When I was about 29, my best friend from high school, Tia, set me up on a date with Bradley, a guy from her husband’s work. Tia was obsessed (as only a best friend can be) with the fact that I wasn’t close to finding a husband and starting a family. She had a one year old son and she was very happy with her new family. “What are you going to do when you are older and single and want to have kids?” she asked… like she was some kind of fortune teller or something.
We decided we would double date. We all met at a Bandara; Tia and her husband, with a sleeping child in a car seat carrier and me with my best game face and Bradley.
So Bradley arrived. He was a short, curly haired blonde, in a tight, black, short sleeved, nylon t-shirt that accentuated his biceps. “Hey,” he smiled at me. He and Tia’s husband shook hands. “I didn’t know you had a kid,” he said, pointing to my sleeping one year old godson. I realized then he didn’t know Tia’s husband very well. It was a nice summer night and it was still light outside at 7pm.
We all followed the hostess into the dark, atmospheric dining room. Bradley and I walked behind, slowly. “I had a lot of shrimp last night,” he said to me. Good opening line.
“Oh, wow,” I said. “I love shrimp!”
“No, I don’t think you understand,” he said, “I ate a LOT of shrimp.”
“OK,” I said, “I get it, because shrimp is delicious.”
“No. But I ate A LOT of shrimp.”
“It’s OK. It’s good protein.”
“No, no, no,” he said, dismissing my efforts to be agreeable, “I ate… SO MUCH shrimp. I mean SO MUCH!”
“OK,” I said.
We approached the table. “So I probably won’t eat much tonight,” he said, “because of all the shrimp.”
“Right,” I said softly. Was there any way this guy could turn things around and become someone I wanted to hang out with, let alone, love?
The waiter came over and Bradley informed the rest of the party that he wasn’t going to order because he’d eaten so much shrimp last night. I sat quietly.
“Get something,” Tia said, trying to be encouraging.
“OK,” Bradley relented, picking up the menu. “Come back to me.”
We all ordered and I wondered if Bradley really didn’t want to eat because he felt sick from the shrimp or if he thought he’d eaten too many calories. Like maybe they were fried shrimp?
“I’ll have a side of mashed potatoes,” Bradley announced, happy with himself.
Butter, cream, potatoes…. that’s how you make mashed potatoes. Bam. this guy had food issues.
The conversation flowed as I noticed Bradley eyeing the table bread. He played with the cloth napkin in the breadbasket.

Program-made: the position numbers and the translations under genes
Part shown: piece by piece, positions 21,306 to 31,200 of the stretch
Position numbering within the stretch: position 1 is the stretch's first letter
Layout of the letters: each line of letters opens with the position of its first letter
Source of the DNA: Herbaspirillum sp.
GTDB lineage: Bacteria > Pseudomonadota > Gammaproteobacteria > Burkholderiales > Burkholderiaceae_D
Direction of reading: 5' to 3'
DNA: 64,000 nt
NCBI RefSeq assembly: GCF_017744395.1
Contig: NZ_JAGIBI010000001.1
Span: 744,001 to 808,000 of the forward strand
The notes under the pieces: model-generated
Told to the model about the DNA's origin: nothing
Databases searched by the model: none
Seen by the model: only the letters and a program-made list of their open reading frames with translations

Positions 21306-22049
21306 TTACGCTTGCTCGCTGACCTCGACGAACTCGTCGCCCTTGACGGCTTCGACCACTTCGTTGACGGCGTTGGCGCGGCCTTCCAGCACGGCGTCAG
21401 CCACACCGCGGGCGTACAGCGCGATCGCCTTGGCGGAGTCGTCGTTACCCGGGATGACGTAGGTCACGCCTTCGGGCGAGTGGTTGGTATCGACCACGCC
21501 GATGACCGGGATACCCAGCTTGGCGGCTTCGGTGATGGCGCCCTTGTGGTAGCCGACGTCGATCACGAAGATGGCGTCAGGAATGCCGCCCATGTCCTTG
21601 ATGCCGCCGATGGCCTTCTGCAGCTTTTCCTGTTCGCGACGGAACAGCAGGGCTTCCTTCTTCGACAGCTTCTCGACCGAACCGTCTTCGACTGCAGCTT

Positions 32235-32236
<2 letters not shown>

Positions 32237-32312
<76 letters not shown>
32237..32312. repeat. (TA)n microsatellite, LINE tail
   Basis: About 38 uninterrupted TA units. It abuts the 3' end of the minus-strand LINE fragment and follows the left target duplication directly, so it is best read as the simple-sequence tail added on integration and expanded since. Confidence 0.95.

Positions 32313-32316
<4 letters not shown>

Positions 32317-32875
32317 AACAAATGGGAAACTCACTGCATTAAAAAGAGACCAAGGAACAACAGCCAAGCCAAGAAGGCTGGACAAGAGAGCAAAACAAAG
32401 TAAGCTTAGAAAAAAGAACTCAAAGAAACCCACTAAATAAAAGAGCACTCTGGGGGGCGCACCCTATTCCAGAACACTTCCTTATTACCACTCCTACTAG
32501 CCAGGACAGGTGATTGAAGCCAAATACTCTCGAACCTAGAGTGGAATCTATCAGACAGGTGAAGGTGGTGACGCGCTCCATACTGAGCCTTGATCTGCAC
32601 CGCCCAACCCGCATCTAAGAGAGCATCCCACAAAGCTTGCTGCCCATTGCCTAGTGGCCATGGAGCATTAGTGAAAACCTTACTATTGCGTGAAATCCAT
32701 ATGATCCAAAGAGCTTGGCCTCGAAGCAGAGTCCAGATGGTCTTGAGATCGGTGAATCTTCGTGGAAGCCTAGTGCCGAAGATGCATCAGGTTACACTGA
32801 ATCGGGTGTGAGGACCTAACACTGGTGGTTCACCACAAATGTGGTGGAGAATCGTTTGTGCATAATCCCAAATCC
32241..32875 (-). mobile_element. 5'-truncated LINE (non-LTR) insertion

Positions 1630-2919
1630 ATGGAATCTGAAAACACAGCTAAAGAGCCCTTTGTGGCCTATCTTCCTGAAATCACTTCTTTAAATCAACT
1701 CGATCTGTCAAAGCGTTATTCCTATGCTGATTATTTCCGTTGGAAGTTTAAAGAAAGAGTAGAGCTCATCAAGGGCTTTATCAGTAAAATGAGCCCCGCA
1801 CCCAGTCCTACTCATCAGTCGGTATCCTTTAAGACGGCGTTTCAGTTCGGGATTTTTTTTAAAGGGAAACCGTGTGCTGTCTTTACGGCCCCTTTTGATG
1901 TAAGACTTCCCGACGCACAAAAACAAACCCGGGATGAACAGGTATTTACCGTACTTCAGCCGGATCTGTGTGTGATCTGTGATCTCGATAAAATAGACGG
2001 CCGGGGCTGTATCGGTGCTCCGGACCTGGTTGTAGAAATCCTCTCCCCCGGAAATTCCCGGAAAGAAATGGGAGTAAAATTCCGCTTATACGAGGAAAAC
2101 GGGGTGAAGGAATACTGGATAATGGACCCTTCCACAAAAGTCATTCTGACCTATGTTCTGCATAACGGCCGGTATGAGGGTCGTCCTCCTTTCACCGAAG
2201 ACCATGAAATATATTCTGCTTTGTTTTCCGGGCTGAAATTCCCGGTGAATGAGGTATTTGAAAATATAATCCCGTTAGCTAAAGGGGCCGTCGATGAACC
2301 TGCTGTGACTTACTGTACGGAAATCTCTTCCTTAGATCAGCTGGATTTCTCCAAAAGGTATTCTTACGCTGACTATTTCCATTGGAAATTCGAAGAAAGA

“Where do you live? Do you live alone?” Bradley asked me.
“I am living at home with my dad, right now,” I said.
“Evie’s mom died 3 years ago,” Tia told Bradley.
“Oh wow,” Bradley said, “You’re so lucky. I hate my mom.”
We were all silent. That could have been the moment I got up and left. Was he joking? When he started ranting about his awful mother, we had our answer.
Then Bradley thought of something really important he needed to share with the whole table. ”I used to be really fat.” He ate his mashed potatoes with delight.
Muscle flexing, tight shirts, food issues, mirrored elevators, a side of mashed potatoes, too much shrimp… made sense.
“Wanna know how I lost all my weight?” he asked.
We did. I was guessing there’d be a story of exercise and eating right, but I was wrong.
“Besides being fat, I also used to have this really bad under bite.” Bradley pointed to his now well aligned jaw. “Most of my teen years I begged my mom for jaw correction surgery, but she was too cheap to get it for me.” Bradley’s disdain for his mother was sharp and unapologetic, “But when I was 19, she took me to a medical facility at the Army base near our house. She got some kind of deal, letting medical students do the operation. After the surgery, it got infected and I had to go back. Turns out they’d left a surgical sponge in my sinus cavity! My fucking mother. And they had to shoot this blue Windex-like stuff up my nose. It was the most painful thing I’ve ever experienced.”
I ate my BBQ chicken salad, horrified and also riveted.
“My jaw was wired shut for about 2 months and I had to eat everything in liquid form, out of a straw so I lost a ton of weight.” Bradley was so proud.
We Oooed and Awwed.
But his story wasn’t over.
“About five years later, I was over at my girlfriend’s parents house for dinner and as I opened my mouth to take a bite of food, my jaw unhinged and my chin dropped to my chest. I looked like I was giving a blow job to Godzilla.”
Bradley wiped the remnants of the mashed potatoes, out of the dish with his finger and sucked it with a smack.